Carol asks…

Is there any easy way to make bird feeders using household stuff ?

I DON’T HAVE ANY PLASTIC BOTTLES ! what else could i use. i know u can use one with peanut butter but i forgot how to make that any one know how ?

Rose Church, author of Bird Feeder

Rose answers:

Nail a pie pan to the top of a post and put birdseed in it. You can mix old Peanut Butter with suet (LARD), birdseed grains and make a kind of chewy treat for birds…they love it, especially in the winter time.

Sharon asks…

How can I make my bird feeder squirrel proof?

Anyone who has bird feeders knows how frustrating it is to have squirrels destroying them. I live in an area that I call “squirrelville” because there’s so many squirrels running around. There’s a lot of trees in my neighborhood which is good for attracting birds but I cann’t stop the squirrels from attacking my bird feeders!

Rose answers:

This seems to be a popular question, especially around Springtime!

The location of your bird feeder is very important. Make sure your bird feeder is well made-It’s all about quality. The best place for a bird feeder is out in the open, at least ten feet from any tree branch, deck or any other squirrel launching object. Make sure your bird feeder is hung in a safe place.

The squirrel proof tube bird feeder is both functional and beautiful. Used as the post on which a bird feeder is mounted, it makes it impossible for squirrels to get any traction. You can get squirrel proof bird feeders at Bargain Prices. Avoid Those Pesky Squirrels!

Check out this post which gives more good info and advice on keeping squirrels away from your bird feeder.

John asks…

Are bird feeders a good idea?

Bird feeders………well, they feed birds but are they a good idea? They give birds food but couldn’t they also make birds more lazy by relying on a person providing them food? There’s also the chance that younger birds won’t/have a smaller chance of being taught how to catch worms.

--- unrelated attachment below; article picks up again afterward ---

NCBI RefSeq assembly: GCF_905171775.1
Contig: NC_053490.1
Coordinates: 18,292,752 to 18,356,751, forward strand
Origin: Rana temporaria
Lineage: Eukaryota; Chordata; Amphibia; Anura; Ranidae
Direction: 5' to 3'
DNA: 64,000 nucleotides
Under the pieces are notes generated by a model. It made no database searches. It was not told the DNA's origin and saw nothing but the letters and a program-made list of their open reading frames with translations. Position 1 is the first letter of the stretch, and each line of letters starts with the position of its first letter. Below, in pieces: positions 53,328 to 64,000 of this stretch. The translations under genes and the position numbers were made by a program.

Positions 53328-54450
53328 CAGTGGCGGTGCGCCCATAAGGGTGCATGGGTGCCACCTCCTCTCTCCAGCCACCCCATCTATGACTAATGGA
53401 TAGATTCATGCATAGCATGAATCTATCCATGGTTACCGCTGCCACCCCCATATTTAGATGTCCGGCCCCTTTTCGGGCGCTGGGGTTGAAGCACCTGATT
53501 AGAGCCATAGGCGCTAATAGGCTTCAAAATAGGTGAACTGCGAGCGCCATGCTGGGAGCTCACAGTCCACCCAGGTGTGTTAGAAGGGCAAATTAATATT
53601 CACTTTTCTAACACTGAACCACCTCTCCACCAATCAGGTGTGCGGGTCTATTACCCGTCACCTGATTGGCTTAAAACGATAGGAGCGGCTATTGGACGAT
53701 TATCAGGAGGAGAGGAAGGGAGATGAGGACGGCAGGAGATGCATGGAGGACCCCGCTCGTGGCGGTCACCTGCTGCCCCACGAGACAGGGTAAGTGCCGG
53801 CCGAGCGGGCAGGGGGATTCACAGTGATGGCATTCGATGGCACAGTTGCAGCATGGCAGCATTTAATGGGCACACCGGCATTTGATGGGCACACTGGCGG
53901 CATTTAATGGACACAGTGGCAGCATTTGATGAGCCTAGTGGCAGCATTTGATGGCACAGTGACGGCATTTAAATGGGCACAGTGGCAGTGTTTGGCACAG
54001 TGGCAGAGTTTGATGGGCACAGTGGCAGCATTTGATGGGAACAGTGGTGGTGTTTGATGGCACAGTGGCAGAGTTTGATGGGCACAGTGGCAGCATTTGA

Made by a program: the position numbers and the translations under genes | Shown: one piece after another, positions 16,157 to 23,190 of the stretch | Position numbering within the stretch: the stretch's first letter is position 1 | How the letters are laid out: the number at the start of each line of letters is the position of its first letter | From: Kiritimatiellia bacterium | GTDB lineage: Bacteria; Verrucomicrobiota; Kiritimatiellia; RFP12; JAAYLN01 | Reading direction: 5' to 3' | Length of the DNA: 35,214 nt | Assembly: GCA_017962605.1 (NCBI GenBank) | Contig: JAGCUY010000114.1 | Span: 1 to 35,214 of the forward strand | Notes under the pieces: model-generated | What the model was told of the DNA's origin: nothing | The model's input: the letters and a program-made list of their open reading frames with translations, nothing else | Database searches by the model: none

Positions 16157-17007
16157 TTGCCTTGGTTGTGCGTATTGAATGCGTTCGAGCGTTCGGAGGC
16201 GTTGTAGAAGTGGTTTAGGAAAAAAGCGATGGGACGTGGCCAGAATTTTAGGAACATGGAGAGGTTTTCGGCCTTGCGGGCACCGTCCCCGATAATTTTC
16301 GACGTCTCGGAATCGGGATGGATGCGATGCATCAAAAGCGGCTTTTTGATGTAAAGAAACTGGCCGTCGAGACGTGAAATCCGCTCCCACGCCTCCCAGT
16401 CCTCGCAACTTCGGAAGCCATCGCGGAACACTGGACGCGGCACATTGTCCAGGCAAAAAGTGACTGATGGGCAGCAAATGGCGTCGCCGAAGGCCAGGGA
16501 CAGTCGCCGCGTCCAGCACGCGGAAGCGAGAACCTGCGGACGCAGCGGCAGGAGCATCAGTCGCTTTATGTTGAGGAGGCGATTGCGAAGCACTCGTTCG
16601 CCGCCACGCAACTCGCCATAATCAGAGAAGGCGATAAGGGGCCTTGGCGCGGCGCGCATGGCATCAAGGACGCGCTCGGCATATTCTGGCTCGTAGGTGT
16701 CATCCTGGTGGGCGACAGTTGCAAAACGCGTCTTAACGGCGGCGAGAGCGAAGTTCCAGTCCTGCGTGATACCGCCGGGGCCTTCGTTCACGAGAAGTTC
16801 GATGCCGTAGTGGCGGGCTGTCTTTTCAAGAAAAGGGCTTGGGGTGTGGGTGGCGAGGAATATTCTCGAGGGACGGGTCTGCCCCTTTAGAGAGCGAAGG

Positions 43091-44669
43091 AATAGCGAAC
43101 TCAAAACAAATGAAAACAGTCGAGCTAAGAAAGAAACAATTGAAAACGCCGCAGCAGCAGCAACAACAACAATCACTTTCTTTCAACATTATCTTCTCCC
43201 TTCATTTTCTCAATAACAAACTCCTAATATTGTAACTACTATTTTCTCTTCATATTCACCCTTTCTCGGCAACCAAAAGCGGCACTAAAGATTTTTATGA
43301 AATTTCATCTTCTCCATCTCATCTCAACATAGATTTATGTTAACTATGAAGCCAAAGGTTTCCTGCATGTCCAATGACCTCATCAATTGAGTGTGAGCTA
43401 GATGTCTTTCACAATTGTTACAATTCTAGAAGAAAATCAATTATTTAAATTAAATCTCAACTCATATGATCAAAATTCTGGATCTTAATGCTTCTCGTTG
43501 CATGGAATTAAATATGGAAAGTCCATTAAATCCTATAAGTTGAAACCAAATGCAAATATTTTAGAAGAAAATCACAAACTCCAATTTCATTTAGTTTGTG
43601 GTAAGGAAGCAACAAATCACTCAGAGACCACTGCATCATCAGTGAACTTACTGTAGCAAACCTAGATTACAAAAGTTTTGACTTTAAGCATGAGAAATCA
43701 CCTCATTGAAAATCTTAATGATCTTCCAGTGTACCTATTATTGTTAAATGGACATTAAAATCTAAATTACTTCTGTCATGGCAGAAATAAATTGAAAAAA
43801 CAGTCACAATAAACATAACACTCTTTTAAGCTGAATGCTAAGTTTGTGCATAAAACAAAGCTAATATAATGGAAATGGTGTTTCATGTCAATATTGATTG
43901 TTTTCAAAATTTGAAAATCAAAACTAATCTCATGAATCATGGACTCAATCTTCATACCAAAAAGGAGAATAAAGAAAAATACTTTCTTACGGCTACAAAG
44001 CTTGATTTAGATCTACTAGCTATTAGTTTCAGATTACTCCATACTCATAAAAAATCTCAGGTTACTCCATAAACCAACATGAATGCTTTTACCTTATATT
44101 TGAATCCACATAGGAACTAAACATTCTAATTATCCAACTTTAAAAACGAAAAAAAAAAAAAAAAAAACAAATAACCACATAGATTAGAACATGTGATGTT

I’m not talking about pet birds.

Rose answers:

What you’ll mainly attract in town are house sparrows with a mix of other birds, try the cone shaped preformed seed feeders they’re more work to get at and don’t let the little moochers eat too much at once. I put them out when the weathers bad and there’s nothing else for them to eat, when it’s nice out let them fend for themselves.

Ken asks…

How do you make a bird feeder?

I want to make a bird feeder. how do you make one?

Rose answers:

Some simple ones.

– Pinecone birdfeeder. Find a large pinecone, and tie a string on it. Adjust it so it’s upside down. Using a (clean!) paint brush, brush peanut butter in the crevices. Then get birdseed, and coat it on the peanut butter. Face it right side up, and tie it to a tree.

– Orange peel birdfeeder. Peel an orange so that it’s in one long spiral peel. Coat it in peanut butter, and dip in bird seed.

Or, you could always go to a craft store and buy one to make.

Richard asks…

How to make a bird feeder at home?

I have no trees in my area so no pinecones. I don’t drink soda or bottled water and only have expired peanut butter that the expiration date was 2002. Um… anything else?

Rose answers:

Pick up some weeds like dandelions and dip them in honey then dip them in seeds. I don’t know why you can’t just buy a bird feeder. It’s not that expensive.

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